…are useless attempts to interfere with scientific laws. Their origin is pure vanity. Their result is absolutely nil. They give us, now and then, some of those luxurious sterile emotions that have a certain charm for the weak… They are simply cheques that men draw on a bank where they have no account.” – Oscar Wilde
“It was well said of a certain German book that ‘es lasst sich nicht lesen‘ — it does not permit itself to be read. There are some secrets which do not permit themselves to be told. Men die nightly in their beds, wringing the hands of ghostly confessors, and looking them piteously in the eyes — die with despair of heart and convulsion of throat, on account of the hideousness of mysteries which will not suffer themselves to be revealed. Now and then, alas, the conscience of man takes up a burden so heavy in horror that it can be thrown down only into the grave. And thus the essence of all crime is undivulged.”
You can postulate a couple of things. His dramatic vocab makes it sound neat, sure. The italics? That’s kind of cheating, using those; after all, if writing is strong enough, it shouldn’t need any crutches involving font to dress it up. But I’m interested in something more subtle: form, cadence, rhythm. For this I made up something I call the paragraph clause-diagram. For Poe’s intro paragraph above, it looks like this:
a — b.
a,b,c, ^d — e, f.
a, *, b.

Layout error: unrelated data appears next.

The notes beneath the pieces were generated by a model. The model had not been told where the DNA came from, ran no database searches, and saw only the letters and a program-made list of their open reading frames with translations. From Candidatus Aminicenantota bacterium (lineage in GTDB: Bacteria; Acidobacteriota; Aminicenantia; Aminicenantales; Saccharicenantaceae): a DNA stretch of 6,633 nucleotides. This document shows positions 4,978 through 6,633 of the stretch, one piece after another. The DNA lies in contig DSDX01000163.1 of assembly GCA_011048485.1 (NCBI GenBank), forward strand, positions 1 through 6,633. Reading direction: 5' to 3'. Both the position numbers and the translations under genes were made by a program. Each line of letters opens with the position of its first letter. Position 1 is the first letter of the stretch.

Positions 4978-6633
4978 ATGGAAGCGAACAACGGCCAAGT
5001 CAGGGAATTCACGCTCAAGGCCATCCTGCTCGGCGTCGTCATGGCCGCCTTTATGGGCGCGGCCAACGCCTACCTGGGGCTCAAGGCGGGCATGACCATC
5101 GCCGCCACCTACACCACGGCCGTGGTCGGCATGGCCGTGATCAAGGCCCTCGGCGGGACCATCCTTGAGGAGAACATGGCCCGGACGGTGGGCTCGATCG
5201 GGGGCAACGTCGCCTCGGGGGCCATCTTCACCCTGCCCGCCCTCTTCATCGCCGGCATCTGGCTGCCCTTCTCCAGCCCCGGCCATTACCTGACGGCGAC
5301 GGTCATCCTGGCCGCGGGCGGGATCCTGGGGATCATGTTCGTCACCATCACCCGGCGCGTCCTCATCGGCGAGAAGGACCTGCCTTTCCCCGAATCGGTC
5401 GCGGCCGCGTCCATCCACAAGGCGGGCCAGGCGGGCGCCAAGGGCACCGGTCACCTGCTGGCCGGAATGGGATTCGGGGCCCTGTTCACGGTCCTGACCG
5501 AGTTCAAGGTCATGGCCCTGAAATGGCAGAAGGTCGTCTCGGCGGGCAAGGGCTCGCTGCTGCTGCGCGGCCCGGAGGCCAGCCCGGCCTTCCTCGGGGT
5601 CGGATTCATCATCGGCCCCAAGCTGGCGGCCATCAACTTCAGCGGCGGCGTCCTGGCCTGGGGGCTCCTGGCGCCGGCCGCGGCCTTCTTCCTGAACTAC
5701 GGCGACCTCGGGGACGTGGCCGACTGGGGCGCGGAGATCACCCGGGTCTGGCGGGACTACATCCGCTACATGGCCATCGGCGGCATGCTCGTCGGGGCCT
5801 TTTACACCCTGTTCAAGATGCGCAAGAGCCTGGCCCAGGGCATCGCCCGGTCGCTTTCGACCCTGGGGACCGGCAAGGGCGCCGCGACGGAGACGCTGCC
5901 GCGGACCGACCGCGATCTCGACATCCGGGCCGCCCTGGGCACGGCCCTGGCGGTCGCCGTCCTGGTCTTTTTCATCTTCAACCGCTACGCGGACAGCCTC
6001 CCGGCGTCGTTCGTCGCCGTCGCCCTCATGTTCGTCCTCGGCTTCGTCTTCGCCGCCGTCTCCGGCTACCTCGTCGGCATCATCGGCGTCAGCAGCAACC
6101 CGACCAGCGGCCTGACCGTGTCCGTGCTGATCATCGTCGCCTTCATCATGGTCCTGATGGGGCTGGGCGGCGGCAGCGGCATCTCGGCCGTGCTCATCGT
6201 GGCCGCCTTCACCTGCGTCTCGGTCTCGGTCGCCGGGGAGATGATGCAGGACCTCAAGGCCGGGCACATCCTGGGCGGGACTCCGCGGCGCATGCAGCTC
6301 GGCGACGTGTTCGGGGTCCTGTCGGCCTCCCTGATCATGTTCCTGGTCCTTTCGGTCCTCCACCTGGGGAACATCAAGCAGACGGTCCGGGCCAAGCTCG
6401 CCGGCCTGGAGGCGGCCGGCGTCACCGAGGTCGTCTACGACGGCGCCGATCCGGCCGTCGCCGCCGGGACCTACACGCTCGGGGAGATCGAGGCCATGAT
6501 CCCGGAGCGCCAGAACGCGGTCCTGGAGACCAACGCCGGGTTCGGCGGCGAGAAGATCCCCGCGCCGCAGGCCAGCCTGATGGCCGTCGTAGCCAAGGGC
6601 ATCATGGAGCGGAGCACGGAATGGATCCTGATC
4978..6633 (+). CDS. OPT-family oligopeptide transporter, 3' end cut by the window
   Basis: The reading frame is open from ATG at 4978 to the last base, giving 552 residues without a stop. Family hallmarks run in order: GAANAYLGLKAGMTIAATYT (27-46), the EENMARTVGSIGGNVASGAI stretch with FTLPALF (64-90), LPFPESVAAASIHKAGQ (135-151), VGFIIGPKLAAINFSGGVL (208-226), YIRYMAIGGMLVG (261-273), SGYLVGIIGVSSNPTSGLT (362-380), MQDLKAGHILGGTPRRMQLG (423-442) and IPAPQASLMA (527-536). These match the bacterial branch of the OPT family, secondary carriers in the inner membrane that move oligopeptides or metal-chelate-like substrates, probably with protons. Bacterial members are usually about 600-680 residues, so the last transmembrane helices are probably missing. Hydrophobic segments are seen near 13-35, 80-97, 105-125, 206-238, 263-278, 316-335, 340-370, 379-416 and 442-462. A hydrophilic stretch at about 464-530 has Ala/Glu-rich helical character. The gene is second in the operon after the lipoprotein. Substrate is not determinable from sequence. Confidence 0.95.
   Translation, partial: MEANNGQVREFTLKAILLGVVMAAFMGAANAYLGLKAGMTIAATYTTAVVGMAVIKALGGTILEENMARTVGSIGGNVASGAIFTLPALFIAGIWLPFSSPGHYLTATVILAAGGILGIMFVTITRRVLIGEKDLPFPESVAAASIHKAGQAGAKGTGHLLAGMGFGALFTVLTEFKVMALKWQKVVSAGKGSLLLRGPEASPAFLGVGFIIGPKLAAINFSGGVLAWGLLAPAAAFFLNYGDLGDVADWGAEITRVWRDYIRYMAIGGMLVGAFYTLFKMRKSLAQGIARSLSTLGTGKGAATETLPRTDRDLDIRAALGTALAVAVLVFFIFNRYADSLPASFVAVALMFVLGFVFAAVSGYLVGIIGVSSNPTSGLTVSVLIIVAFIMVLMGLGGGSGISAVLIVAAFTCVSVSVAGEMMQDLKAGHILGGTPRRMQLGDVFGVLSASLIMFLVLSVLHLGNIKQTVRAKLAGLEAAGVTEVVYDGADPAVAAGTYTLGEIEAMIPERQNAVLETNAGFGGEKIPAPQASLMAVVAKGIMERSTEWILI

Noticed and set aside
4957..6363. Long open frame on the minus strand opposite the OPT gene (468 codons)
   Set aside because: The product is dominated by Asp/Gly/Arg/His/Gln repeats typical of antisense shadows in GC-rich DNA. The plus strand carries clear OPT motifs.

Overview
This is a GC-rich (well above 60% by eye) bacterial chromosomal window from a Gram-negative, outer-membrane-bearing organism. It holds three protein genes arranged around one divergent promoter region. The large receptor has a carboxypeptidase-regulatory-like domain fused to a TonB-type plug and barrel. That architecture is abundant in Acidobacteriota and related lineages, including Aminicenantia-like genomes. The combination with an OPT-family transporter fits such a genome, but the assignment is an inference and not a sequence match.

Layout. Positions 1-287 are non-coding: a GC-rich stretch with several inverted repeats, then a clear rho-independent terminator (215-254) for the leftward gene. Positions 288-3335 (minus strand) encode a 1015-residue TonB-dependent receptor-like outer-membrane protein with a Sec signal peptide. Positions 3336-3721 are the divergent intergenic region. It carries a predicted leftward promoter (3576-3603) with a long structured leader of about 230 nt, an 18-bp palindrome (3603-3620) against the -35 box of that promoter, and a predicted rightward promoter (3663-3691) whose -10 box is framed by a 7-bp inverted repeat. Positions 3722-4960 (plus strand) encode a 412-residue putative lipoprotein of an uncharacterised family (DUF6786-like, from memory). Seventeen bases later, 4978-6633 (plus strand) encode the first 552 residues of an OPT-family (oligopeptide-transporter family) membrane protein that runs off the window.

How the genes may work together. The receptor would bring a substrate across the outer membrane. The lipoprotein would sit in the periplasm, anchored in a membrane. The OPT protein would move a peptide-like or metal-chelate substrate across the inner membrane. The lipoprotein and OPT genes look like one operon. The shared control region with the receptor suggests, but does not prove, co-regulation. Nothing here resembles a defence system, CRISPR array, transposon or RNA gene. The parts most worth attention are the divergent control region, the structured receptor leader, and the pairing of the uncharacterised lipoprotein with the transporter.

We see here what I call an arc paragraph. It opens with shorter statements and leads into the very complex, many-claused sentence in the middle that is very characteristic of Poe. Then it winds down to a less lengthy sentence, and the end is very clearly punctuated with a one-clause sentence. Not only that, it’s a one-clause sentence that starts with the conj. “and” — which I think is an even stronger indication that a paragraph or thought is ending. If you think of the whole paragraph as one many-claused sentence, the word “and” is the indication that you are coming to the last in a long list of clauses.
My point is that clause length and punctuation, by themselves, have powers than an author can use to communicate. It’s kind of neat. And I’d wager that the arc paragraph isn’t the only shape that can work — but what it does really well is introduce, pulling you up and then setting you down. Musical phrasing works in much the same way.
I tried a funny experiment: writing a random paragraph, with no rules other than that it must conform to the above structure. Here’s what came out:
“I have only to seal the letter with its blood-colored wax — it is finished. The messenger comes tonight. He rides like the horseman from revelation, galloping down the path like a bolt from heaven, and I am always petrified at his coming — with pounding hoof-beats punctuated by a cracking whip, he breaks the vigil of my dreams so savagely. As such, always, I am unnerved by the time his wretched knock reaches my door. But I am also captivated.”